As a leader, I know that demonstrating and modeling inclusive behaviors for my team is critical. Inclusive leaders are those who invite different perspectives; so if I had to give a step #2, I would say don’t wait for someone to speak up on your team – invite the perspectives of others by making space for everyone to contribute ideas. Think about ways that you can help increase gender equality on your own team. Are women on your team getting the same opportunity to participate in creative projects that drive business success, or have you unintentionally allowed bias to give more opportunities to men?

Brandon: Have you witnessed any personal impacts of COVID-19 on the careers of women who you work with?

Andrew: I have been in this industry and science-based fields for a long time and I can tell you that what we have seen result from the COVID-19 pandemic is discouraging. Implicit bias and performance bias puts women in technical fields at a disadvantage already, and a study by Pew Research shows that women in STEM roles experience higher levels of discrimination than non-STEM roles. Also, only 20% of American engineers are woman according to Roger Green, PhD [American Society for Engineers]. Many technical roles struggle as it is to attract, develop, and advance women – the impacts of COVID-19 aren’t helping women who may be feeling the negative professional impacts so much more than men, and may be feeling pressured to choose to derail their careers to provide the critical support to their families. A recent study by McKinsey titled “Women in the Workplace 2020” suggests that possibly two million women are considering leaving the workplace as a result of the pandemic which could mean even fewer women in STEM roles and fewer women in leadership positions.  Our industry needs to work to do better at providing the kinds of flexibility and understanding during times like this to provide talented women equitable opportunities and balance so that they can succeed.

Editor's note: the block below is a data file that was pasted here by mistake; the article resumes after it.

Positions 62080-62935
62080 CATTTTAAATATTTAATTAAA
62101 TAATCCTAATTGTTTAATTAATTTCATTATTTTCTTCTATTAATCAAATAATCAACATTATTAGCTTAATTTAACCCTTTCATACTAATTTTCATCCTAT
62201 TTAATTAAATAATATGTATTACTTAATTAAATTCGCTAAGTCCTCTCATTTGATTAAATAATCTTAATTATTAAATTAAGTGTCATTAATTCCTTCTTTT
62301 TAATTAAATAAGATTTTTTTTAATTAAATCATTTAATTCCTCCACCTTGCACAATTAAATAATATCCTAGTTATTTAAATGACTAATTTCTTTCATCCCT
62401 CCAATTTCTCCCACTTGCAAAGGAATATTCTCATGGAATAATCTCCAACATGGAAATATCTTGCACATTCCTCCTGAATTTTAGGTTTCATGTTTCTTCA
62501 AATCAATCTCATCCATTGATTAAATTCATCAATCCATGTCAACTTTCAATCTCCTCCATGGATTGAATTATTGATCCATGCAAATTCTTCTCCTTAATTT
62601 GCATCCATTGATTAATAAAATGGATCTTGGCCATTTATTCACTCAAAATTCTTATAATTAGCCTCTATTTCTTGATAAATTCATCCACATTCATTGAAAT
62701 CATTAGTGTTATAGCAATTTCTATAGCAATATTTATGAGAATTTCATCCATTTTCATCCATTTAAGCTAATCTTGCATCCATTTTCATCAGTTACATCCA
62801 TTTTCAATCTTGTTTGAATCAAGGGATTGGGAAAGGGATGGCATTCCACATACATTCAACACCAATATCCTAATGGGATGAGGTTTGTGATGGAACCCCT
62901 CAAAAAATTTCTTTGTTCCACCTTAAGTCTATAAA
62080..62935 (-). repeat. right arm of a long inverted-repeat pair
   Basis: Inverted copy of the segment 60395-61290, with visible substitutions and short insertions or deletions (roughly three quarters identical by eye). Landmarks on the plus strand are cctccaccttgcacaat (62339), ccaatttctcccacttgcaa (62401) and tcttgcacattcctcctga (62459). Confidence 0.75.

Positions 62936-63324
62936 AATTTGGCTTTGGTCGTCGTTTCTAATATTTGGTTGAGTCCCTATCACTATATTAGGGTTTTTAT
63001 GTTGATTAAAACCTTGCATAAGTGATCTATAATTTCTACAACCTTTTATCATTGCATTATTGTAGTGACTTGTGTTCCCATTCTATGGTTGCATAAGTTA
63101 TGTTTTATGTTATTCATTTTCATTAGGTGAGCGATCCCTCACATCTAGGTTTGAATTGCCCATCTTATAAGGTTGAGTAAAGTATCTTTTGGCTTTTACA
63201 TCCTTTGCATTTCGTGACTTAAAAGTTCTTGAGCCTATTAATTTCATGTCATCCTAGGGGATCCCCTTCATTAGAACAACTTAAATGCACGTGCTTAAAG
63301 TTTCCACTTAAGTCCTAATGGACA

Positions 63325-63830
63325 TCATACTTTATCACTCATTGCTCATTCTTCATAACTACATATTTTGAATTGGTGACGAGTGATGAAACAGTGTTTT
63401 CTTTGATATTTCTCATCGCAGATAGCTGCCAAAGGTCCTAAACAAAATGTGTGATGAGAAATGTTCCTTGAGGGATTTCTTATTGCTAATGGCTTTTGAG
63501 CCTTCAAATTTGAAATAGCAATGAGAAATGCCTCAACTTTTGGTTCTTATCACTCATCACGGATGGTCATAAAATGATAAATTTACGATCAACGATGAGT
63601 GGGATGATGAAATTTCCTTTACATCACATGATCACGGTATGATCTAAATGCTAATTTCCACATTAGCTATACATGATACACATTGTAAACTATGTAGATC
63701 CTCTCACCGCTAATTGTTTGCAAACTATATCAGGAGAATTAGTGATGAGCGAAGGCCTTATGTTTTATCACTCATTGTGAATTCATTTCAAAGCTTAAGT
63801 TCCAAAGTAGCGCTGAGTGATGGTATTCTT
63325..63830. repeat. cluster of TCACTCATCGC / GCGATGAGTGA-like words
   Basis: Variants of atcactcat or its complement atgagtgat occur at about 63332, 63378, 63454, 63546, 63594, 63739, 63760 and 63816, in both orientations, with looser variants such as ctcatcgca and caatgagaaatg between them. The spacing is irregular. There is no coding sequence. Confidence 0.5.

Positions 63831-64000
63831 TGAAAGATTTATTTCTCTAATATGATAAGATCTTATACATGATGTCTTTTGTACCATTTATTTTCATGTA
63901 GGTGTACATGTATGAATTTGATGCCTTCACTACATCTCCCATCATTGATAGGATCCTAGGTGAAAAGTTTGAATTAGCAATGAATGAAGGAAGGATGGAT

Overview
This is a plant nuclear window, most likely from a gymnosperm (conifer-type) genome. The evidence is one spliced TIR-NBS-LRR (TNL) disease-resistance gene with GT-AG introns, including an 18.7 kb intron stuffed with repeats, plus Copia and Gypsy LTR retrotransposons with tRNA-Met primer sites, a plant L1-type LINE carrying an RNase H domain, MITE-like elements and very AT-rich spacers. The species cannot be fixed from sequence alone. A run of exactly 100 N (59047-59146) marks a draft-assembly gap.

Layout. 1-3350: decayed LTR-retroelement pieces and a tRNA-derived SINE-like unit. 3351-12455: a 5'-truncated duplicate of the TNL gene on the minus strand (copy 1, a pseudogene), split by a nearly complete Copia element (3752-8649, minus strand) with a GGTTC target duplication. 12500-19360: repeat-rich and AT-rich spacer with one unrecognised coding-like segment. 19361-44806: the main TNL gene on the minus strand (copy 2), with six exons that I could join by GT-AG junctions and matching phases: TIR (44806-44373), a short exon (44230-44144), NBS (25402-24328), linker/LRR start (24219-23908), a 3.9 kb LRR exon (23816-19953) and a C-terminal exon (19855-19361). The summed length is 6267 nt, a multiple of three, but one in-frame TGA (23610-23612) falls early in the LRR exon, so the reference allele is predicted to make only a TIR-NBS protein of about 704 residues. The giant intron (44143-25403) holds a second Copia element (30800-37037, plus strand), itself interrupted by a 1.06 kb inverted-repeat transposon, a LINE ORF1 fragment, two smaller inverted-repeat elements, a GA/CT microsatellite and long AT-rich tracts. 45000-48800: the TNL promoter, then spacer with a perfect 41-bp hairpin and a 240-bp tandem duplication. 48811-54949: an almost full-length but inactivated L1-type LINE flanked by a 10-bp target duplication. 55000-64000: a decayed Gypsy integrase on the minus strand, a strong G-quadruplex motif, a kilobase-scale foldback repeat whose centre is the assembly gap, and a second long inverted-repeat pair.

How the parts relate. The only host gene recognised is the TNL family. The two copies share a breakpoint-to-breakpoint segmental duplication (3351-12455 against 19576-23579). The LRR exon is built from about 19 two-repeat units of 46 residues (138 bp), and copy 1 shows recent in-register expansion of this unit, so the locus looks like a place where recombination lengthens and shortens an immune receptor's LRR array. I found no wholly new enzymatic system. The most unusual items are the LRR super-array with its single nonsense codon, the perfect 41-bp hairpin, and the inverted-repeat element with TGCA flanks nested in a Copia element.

Brandon: There is often pushback from men when they feel women are getting more recognition for achievements; which can feel, at times un-equal. How would you respond to that sentiment?